When Russ Harris died late last month, many were hit with a wave of nostalgia for an era lost to time. The 1970s brought off-track betting to New York and the tabloid papers had multiple handicappers analyzing the NYRA tracks. The New York Post and Daily News, along with Long Island’s Newsday, combined for a pretty large force of handicappers.
The papers also published full charts the next day. Depending on the edition purchased, only the first six races might appear in the following day’s paper. Storing the tabloid results additionally made it easier when looking back through old Racing Forms or testing out new methodologies. Also, in the early days of OTB the bettors did not see or hear the races, or view the actual odds. After a race was made official the result was printed on a teletype machine. The result was then written in marker on a piece of paper pre-printed with a grid and posted on the wall. The result chart in the next day’s paper might be the first time you got to see how a race was run.
It was true that many handicappers just tore the page with Russ Harris’ picks out of the Daily News and used it to bet. If you were at an OTB across New York State during the late ‘70s or early ‘80s you would see many people who had discarded the rest of the paper without even reading it.
One story that came up in the coverage of Harris’ death was the report that he had once swept an entire card. An amazing feat to be sure, but the claims of other handicappers have muddled the picture. Anyone who has walked in the front gate at Saratoga Race Course knows this. “Eight winners, six on top,” you’ll hear shouted by someone selling a tip sheet. It has almost become a comedy act.
Given this, I thought it might be interesting to examine just how impressive a feat like this is. People tend to forget just how much more difficult the going gets as the number of races increases. The date given was Friday, May 8, 1981. Even though I don’t have access to the archives of the Daily News, we do know the winners and payouts for that day.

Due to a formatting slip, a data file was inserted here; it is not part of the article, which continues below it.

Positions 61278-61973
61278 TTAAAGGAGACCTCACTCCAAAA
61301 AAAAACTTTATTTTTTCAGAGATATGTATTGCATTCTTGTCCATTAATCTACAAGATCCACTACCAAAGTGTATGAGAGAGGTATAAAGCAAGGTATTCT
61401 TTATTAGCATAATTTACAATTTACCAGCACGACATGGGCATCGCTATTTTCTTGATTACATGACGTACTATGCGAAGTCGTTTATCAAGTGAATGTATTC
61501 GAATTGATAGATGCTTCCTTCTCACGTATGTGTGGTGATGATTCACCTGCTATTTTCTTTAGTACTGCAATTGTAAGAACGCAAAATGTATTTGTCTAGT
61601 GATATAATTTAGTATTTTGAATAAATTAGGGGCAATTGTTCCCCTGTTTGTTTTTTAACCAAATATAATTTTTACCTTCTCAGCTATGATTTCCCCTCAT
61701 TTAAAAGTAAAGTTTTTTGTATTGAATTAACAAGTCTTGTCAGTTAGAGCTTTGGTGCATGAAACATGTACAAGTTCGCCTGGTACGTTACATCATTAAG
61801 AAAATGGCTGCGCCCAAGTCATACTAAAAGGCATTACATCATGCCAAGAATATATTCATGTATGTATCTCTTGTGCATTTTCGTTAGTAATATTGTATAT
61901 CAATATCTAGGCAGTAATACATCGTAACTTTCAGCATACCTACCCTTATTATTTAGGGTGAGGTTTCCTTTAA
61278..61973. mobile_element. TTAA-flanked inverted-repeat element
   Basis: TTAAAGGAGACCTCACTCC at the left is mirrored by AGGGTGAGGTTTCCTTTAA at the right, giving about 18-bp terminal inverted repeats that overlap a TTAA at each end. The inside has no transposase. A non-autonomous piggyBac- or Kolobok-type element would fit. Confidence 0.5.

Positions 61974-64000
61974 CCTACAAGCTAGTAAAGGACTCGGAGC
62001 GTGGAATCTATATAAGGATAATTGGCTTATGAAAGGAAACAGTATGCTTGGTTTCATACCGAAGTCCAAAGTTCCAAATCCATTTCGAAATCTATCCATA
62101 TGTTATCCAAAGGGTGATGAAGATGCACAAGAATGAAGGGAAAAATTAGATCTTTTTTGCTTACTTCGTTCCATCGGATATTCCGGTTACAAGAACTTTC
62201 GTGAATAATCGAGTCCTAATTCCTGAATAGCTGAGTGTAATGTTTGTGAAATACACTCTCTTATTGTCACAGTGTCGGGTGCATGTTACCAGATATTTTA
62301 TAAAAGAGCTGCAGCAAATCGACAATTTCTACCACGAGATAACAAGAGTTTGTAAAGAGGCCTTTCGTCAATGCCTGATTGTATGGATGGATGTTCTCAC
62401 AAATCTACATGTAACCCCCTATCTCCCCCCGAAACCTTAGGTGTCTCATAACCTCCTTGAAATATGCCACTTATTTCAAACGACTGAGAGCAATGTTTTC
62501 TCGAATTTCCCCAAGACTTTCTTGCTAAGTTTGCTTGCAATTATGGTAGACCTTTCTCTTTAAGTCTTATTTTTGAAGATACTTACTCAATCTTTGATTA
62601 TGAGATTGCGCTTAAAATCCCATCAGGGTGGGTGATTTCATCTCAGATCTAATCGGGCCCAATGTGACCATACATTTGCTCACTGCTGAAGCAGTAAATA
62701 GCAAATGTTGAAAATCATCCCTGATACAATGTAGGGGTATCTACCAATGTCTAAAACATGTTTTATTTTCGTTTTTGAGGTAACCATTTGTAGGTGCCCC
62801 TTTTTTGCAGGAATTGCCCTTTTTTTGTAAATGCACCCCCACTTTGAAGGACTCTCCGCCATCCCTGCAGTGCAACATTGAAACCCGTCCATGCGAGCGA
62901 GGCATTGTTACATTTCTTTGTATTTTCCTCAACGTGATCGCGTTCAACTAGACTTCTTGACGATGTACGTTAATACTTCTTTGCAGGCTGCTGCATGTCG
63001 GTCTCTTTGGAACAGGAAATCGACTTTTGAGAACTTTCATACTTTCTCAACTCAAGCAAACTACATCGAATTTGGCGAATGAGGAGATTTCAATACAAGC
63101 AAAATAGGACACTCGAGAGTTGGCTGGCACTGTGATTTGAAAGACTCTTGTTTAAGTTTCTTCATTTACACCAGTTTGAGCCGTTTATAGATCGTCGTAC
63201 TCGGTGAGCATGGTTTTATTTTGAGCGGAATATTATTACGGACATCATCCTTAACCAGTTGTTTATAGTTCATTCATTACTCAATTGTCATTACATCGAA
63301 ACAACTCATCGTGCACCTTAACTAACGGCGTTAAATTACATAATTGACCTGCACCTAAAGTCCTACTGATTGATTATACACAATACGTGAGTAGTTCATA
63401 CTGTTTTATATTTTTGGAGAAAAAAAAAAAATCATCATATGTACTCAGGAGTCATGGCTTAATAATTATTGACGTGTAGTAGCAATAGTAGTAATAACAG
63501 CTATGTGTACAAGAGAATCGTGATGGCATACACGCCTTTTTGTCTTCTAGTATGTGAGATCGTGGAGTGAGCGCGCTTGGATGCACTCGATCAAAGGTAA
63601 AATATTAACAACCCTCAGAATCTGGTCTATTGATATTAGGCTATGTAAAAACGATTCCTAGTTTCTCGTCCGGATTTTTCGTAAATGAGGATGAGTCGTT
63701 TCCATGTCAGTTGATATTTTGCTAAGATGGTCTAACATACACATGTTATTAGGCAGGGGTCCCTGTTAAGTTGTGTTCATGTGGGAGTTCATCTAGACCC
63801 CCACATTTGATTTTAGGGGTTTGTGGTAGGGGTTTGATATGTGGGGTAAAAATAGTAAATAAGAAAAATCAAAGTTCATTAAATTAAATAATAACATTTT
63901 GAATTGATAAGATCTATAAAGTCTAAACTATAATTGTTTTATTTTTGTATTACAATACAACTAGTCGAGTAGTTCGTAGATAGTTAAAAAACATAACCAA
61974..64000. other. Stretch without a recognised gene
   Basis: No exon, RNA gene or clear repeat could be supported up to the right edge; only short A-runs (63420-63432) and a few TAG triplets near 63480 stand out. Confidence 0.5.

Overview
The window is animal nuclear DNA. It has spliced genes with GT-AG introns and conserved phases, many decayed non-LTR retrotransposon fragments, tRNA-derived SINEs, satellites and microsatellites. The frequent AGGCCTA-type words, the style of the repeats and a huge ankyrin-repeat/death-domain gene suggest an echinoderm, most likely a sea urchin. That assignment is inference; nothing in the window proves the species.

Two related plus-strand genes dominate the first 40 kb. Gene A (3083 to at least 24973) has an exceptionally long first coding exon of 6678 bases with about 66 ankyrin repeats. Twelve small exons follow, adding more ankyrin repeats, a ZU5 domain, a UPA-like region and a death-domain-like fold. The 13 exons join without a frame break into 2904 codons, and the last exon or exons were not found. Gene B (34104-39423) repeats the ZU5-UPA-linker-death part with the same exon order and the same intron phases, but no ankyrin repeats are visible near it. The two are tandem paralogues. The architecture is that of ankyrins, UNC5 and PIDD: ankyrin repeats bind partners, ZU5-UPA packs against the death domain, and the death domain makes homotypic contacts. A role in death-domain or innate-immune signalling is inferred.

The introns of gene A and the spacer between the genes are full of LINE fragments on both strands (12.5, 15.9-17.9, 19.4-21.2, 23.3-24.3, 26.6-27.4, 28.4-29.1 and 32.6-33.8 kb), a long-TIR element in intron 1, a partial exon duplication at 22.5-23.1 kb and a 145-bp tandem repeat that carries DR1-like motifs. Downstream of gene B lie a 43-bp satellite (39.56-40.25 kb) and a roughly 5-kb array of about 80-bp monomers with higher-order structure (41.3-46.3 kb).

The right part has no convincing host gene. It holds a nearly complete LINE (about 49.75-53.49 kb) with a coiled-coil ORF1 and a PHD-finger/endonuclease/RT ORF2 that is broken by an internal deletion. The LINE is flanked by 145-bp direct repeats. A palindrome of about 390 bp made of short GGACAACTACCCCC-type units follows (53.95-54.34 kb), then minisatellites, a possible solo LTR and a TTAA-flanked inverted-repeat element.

On this day, a scant few months into Ronald Reagan’s presidency, the winners at Belmont Park paid $3.20, $10.20, $3.60, $3.20, $5.60, $4.40, $4.80, $2.40 and $10.40. To gauge the difficulty of picking these winners it makes sense to come up with a fair value for a mythical “Pick 9.”
Fortunately, since the winners were on the short side of the odds spectrum we can use the wisdom of crowds to get an answer. We need to approximate the win pool percentages each horse received. Numerous studies over the years have shown that horses tend to win at about the percentages the public assigns to them. The public tends to overbet longshots, however, and underbet favorites. (Though the latter effect is not as strong as it once was.)
As the event in question was nearly 40 years ago, a book from the period comes to the rescue. In 1979’s Winning at the Races, math professor William Quirin presents the following formula to get approximate win pool percentages for a track with dime breakage:
(1 – Takeout Percentage) / (Odds + 1.05)
If we use this formula at a 17 percent takeout rate (the level in 1981), the implied win pool percentages for this series of races are 50.30%, 16.12%, 44.86%, 50.30%, 29.12%, 36.89%, 33.88%, 66.40%, and 15.81%.
To get the expected probability for the whole sequence we multiply these numbers by each other. The product yields a probability of .00699% for hitting the whole sequence. This translates to odds of 14,304.62 to 1 and the fair $2 payoff for this bet would be $28,611.25.
Interestingly, this is also a lesson in the effects of takeout over a series of bets. The parlay calculation for this nine-race sequence results in $4,336. Quite a difference.
Though not perfect, it is a nice approximation of why Russ Harris was so proud of this day. He basically gave out a $29,000 Pick 9 cold. And I am sure the next day on the first race he missed some guy sitting at an OTB parlor started complaining.
May 8, 1981
Race Payoff Odds Implied % Fair Odds Fair $2 Payoff
1 3.20 0.60 50.30% 0.99 $3.98
2 10.20 4.10 16.12% 5.20 $12.41
3 3.60 0.80 44.86% 1.23 $4.46
4 3.20 0.60 50.30% 0.99 $3.98
5 5.60 1.80 29.12% 2.43 $6.87
6 4.40 1.20 36.89% 1.71 $5.42
7 4.80 1.40 33.88% 1.95 $5.90
8 2.40 0.20 66.40% 0.51 $3.01
9 10.40 4.20 15.81% 5.33 $12.65
0.00699% 14,304.62 $28,611.25
Editor’s note: Nick Willett is a freelance writer from Upstate New York.